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A Little Gamey: Why “Cinematic” Should Be a Dirty Word in Video Games

A Little Gamey: Why “Cinematic” Should Be a Dirty Word in Video Games

bioshock infinite lighthouse

AAA (triple A) video games and the people who play them need to get over their embarrassing and childish insecurity. If I spent as much time getting in shape as gaming culture spends defending their chosen art form from mostly imagined assaults, I would have the abs of Ryan Reynolds. “We’re art too!” everyone cries, as if accusations otherwise are even worth entertaining, and as if the only qualifier for validity and purpose is recognition by artistic and critical bodies that weren’t built to accommodate you in the first place. “Cinematic” gets thrown around every day, and less than an adjective it’s become a badge of pride that means “we’re like movies too, we deserve your respect”, but no one seems to stop and think whether a game that’s like a movie is even a good thing. If video games are an apple pie, and “respected” art is a delicious steak, “cinematic” has become a way for the bakers to make an apple pie that tastes as much like a steak as possible because they’re worried the steakhouse won’t put their pie on the menu if they don’t. And gaming culture has either the gall or the ignorance to think that this cowardice is worthy of praise.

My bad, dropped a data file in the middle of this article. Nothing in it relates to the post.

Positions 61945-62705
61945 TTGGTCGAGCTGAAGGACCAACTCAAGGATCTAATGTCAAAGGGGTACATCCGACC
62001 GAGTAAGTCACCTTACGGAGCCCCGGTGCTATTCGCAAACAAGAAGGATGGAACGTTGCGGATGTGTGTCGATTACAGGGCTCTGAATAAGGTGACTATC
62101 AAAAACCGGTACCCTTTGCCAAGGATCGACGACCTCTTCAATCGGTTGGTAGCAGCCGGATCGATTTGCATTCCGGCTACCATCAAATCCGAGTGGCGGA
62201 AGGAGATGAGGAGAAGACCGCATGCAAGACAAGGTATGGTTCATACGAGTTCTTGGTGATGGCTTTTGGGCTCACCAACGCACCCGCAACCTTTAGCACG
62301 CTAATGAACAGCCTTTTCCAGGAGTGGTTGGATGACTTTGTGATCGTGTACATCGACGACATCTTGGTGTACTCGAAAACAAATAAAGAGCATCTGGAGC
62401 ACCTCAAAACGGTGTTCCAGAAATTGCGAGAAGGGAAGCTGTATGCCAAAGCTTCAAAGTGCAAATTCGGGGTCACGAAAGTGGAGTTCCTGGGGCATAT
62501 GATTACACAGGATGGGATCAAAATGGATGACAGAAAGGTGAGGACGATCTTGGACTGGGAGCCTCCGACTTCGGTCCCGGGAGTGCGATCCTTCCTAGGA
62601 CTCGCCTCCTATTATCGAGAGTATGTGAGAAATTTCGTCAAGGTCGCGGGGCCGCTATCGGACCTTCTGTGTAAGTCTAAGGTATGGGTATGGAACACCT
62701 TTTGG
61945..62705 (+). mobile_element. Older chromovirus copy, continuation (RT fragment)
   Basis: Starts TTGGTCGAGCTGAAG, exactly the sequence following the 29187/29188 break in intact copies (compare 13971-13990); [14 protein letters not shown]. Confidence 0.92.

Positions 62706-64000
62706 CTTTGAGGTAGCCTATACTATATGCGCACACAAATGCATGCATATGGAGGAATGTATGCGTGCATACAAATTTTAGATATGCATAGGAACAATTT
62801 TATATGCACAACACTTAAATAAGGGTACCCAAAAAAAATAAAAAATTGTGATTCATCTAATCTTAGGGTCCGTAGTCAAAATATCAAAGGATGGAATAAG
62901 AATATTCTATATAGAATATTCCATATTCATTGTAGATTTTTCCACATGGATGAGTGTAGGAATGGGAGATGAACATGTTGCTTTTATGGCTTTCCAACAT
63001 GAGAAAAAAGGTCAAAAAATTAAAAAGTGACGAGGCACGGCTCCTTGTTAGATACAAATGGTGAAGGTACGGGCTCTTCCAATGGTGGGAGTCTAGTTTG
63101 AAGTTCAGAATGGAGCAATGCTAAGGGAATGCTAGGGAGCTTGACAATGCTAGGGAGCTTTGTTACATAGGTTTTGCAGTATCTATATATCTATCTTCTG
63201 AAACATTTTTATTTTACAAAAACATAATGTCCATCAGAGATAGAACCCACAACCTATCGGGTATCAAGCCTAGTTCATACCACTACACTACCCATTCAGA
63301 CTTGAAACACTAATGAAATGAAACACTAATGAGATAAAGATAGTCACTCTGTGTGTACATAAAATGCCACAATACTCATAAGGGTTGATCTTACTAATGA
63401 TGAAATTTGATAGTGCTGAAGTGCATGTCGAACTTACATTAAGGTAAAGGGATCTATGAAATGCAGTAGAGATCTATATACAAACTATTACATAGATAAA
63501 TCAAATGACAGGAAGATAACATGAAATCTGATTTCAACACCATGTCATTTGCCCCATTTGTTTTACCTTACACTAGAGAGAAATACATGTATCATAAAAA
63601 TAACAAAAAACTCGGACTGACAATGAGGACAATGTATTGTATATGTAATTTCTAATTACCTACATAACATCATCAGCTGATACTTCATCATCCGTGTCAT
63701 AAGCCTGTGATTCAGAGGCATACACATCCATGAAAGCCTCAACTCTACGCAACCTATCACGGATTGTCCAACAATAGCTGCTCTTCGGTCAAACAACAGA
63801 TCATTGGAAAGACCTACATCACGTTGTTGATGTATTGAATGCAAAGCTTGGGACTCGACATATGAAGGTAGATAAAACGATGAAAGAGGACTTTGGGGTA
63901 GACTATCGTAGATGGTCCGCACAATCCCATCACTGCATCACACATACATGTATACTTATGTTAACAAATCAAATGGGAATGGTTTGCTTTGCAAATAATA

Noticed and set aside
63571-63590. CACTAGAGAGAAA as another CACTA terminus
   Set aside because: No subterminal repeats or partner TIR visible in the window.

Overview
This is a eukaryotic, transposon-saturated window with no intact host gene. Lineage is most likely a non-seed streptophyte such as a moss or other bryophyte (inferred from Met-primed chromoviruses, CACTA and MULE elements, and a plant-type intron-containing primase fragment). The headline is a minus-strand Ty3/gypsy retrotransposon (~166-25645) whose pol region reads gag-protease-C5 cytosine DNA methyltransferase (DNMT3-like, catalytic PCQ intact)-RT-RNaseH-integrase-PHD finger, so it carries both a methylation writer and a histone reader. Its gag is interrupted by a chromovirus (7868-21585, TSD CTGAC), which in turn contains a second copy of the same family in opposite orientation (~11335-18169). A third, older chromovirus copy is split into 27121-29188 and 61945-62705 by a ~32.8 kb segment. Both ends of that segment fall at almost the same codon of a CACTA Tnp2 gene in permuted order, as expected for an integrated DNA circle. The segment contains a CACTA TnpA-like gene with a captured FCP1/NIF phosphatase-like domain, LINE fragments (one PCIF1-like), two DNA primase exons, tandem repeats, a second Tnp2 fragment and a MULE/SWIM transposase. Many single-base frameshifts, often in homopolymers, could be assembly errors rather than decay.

There are many reasons for these misguided attempts at credibility, but one of the largest lies in a certain ignorance of form. When I hear “cinematic” mentioned in a game review, it is too often praise of this exact ignorance. Every artistic medium is a tool, and not all tools are suited to accomplishing the same job. To assume that every artistic medium has the same ability to express the same ideas and uses the same techniques to do so is ludicrous, yet it seems to be the assumption so much of major video game development (and much of the critical talk around it) is based on. If something is good in a movie, it seems, people think it’s good for a game. Long cinematics are only the showiest symptom of this problem; for every game that advances its themes through gameplay, there are ten that think showing and telling are the best ways to get information across in an interactive form. Instead, doing should be the focus, but too often that falls by the wayside as plot information and character moments are pushed towards the player instead of having the player experience them. Isn’t that why people play video games in the first place, to experience? I can get entertainment from any number of places, and I can have fun any number of ways, but video games are unique in their ability to let me participate in the goings-on, to feel some degree of agency and choice, hopefully in ways that feel truly meaningful or thematically rich. Participation is the defining characteristic of videogames, their most powerful artistic tool, and if it’s going to be forsaken there has to be a better reason than a poorly thought out dedication to older art forms.